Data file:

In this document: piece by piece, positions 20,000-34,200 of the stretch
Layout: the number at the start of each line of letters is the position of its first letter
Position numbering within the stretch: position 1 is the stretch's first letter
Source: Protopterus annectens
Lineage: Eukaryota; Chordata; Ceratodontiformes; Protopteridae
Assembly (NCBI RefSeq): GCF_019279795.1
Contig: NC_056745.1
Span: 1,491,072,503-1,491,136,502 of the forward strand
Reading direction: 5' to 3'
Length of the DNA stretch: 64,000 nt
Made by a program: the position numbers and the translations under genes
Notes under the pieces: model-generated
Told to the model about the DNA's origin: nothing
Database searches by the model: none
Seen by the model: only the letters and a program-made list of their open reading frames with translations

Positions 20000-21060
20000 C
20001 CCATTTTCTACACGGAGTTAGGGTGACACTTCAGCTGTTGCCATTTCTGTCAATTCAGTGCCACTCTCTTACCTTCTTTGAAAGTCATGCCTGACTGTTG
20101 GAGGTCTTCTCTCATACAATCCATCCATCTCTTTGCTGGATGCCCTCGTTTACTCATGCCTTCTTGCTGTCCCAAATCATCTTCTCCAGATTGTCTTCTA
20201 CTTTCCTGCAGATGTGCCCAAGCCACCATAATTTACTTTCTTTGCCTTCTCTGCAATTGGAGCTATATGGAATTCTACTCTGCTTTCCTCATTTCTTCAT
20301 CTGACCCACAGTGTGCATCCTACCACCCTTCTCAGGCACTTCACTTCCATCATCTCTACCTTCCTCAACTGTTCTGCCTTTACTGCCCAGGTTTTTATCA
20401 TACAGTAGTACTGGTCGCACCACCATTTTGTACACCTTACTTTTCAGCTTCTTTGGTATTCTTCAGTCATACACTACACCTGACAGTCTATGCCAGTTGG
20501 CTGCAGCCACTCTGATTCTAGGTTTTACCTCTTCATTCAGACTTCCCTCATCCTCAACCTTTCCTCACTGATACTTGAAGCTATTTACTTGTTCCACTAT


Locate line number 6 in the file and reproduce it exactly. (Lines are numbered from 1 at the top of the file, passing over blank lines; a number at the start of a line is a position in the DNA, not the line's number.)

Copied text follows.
Assembly (NCBI RefSeq): GCF_019279795.1